DC United an MLS dynasty in the making

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The Independent Online

Major League Soccer might soon have to ask itself whether DC United, which has never missed an MLS Cup while winning three titles, is hurting the sport by dominating the competition so completely.

Major League Soccer might soon have to ask itself whether DC United, which has never missed an MLS Cup while winning three titles, is hurting the sport by dominating the competition so completely.

"I'm not worried about it," MLS commissioner Don Garber said on Sunday after DC won its third Cup in four years with a 2-0 victory over the Los Angeles Galaxy. "But I think that our fans would like to see another team give them a good run."

So, it's not time to break up DC, yet?

"That's why they're called the United," Garber joked.

In a rematch of the inaugural title game, Jaime Moreno scored first, and Ben Olsen made it 2-0 by halftime when he took advantage of a rare mistake by MLS goalkeeper of the year Kevin Hartman for a virtual empty-netter.

For the Galaxy, it was an insurmountable deficit - especially with MLS defender of the year Robin Fraser leaving in the sixth minute with a broken collarbone.

"They took advantage of our mistakes," Los Angeles coach Sigi Schmid said. "DC is an outstanding team and they are worthy champions."

Schmid had five players on his roster left over from the rain-soaked 1996 game, when Los Angeles took a two-goal lead before losing 3-2 on Eddie Pope's header in overtime. But Schmid only took over the struggling Galaxy six games into this season - leading them to the league's best record and coach of the year honors.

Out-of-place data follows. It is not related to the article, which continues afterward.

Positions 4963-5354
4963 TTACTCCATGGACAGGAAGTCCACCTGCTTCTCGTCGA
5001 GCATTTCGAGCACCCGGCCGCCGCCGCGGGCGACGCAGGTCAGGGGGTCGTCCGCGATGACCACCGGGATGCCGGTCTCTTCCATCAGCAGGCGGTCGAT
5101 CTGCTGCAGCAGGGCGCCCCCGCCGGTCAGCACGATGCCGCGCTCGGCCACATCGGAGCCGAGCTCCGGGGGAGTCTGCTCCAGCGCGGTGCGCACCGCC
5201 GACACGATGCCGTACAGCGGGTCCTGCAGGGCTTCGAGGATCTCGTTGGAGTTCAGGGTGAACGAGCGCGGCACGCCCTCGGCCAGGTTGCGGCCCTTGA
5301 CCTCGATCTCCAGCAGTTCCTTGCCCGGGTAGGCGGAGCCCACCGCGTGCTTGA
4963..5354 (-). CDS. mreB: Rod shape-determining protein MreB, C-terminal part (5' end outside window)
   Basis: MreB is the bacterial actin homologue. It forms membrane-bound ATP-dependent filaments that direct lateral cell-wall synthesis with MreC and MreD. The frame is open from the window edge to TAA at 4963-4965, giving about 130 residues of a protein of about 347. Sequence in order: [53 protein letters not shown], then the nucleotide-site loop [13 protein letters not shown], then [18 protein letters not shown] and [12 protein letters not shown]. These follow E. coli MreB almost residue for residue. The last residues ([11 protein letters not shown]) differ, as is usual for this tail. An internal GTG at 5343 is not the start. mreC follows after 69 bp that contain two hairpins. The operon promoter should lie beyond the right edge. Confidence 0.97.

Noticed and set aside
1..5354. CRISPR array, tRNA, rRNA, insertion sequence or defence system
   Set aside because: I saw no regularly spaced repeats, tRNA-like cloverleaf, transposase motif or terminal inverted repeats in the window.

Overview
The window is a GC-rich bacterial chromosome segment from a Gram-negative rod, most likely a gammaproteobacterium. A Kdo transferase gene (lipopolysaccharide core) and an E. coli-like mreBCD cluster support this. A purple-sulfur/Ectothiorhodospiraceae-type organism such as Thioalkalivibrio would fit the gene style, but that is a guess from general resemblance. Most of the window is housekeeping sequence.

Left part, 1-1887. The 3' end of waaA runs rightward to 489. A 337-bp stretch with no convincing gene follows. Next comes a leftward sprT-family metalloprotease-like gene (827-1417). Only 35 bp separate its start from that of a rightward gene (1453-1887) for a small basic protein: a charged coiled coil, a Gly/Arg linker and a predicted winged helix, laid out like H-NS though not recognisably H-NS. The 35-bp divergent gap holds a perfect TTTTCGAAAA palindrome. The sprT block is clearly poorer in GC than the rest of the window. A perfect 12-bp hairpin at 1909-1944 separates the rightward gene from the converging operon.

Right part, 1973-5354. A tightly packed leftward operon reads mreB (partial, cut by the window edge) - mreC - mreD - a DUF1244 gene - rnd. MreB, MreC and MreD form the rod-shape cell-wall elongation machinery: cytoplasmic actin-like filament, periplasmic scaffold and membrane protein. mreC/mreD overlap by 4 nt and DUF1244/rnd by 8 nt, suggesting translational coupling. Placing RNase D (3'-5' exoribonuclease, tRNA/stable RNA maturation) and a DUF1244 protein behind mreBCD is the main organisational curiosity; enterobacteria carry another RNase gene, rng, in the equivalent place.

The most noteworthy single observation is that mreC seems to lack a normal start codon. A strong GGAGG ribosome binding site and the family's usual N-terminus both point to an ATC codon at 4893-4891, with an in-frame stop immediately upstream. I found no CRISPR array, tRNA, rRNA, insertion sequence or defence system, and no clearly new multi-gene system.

Next year, he hopes, things will be different.

"We want to be in contention next year to return here and definitely walk away with a better result," he said.

But to do so, they'll have to figure out how to beat United. In four years, only the Chicago Fire has done that, winning last year's MLS Cup 2-0.

DC beat the Colorado Rapids 2-1 in 1997.

"It's obviously a dynasty," Galaxy forward Cobi Jones said. "It's disappointing for us, but it's great for them. They're showing they're a dominant force in the MLS."

But the Washington players aren't ready to proclaim themselves the league's first dynasty.

"We're too young to be a dynasty. We've only won three," said Pope, one of five people to have started in all four MLS Cups. "We're not the Bulls or the Celtics. When we've won five, come back and talk to me."

United may deny it, but they have already developed the swagger of a dynasty. Asked earlier in the week if he was concerned about the Galaxy's league-leading defense, Moreno said, "I don't have to be worried about the defenders. The defenders have to be worried about me."

And, when asked whether the two-goal halftime lead allowed him to adopt a more conservative strategy for the second half, Washington coach Thomas Rongen said, "We don't alter our gameplan very often, regardless of who's on the other side of the ball."

"There's an attitude to win. I think that's half the battle," Rongen said after the victory. "And when you start to win championships early on, it starts to snowball."

Moreno agreed.

"Every young player, when he comes to the team, learns what it means to work hard and to win," he said. "There are a lot of good teams in the league. It's just our team is amazing. And we're just so proud to be a part of it."

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